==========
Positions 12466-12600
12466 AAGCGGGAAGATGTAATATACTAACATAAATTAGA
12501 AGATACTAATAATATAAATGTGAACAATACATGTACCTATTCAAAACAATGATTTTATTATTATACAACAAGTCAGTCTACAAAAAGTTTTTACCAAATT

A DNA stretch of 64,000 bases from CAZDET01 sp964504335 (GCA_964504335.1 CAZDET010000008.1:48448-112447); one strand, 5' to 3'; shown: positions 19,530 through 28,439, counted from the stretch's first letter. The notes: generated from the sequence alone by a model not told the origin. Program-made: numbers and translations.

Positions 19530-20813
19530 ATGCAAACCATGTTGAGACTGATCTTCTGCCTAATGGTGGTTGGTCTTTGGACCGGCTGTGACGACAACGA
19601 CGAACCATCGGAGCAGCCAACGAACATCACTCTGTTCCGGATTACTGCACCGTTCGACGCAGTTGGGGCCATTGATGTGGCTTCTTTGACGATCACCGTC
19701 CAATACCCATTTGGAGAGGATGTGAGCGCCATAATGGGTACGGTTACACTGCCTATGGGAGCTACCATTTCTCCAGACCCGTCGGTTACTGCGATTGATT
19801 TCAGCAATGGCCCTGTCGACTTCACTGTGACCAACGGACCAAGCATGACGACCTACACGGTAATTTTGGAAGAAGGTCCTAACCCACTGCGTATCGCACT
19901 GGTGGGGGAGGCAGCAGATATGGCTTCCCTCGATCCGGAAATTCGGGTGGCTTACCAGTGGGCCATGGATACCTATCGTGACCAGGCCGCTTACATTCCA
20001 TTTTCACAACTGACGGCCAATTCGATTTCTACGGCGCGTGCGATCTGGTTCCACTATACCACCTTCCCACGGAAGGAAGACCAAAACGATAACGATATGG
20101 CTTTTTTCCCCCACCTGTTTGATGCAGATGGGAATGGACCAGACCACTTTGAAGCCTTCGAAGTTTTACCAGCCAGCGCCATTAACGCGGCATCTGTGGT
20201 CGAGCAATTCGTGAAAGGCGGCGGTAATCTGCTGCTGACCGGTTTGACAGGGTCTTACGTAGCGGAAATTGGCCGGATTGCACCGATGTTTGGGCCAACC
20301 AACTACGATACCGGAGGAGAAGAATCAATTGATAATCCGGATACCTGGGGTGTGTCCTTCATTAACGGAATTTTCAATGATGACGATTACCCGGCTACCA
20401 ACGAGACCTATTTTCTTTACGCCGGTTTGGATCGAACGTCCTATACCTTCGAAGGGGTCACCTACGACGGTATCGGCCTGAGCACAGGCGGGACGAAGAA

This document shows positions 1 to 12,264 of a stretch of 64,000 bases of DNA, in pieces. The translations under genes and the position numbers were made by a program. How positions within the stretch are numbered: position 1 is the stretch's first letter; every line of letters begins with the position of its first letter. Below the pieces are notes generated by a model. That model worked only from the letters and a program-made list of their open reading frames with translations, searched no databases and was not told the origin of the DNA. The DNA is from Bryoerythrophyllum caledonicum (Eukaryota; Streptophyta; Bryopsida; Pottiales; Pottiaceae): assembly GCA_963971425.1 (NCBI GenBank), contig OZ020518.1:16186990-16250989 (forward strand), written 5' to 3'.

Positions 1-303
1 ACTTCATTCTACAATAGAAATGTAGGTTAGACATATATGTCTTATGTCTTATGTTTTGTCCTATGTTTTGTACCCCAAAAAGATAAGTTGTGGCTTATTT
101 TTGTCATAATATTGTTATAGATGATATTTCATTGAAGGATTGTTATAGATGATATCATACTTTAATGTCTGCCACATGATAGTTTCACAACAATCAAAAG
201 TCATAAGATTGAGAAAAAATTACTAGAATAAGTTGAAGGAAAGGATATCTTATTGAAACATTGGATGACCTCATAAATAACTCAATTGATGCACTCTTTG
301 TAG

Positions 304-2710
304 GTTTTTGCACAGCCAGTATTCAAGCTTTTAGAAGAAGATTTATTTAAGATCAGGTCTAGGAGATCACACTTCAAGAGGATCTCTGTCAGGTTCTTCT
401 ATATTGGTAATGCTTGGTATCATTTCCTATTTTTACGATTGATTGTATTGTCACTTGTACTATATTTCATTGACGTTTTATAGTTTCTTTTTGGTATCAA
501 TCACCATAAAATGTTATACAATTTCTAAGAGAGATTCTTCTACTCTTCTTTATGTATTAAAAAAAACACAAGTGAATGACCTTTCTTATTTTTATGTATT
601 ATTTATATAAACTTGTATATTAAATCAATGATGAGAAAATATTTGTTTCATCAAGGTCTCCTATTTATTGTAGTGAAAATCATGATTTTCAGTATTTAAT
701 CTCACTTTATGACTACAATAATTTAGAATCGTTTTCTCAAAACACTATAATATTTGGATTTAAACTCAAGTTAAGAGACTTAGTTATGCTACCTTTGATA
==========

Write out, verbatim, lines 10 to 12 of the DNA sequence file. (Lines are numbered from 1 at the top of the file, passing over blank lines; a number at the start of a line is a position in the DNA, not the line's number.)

19901 GGTGGGGGAGGCAGCAGATATGGCTTCCCTCGATCCGGAAATTCGGGTGGCTTACCAGTGGGCCATGGATACCTATCGTGACCAGGCCGCTTACATTCCA
20001 TTTTCACAACTGACGGCCAATTCGATTTCTACGGCGCGTGCGATCTGGTTCCACTATACCACCTTCCCACGGAAGGAAGACCAAAACGATAACGATATGG
20101 CTTTTTTCCCCCACCTGTTTGATGCAGATGGGAATGGACCAGACCACTTTGAAGCCTTCGAAGTTTTACCAGCCAGCGCCATTAACGCGGCATCTGTGGT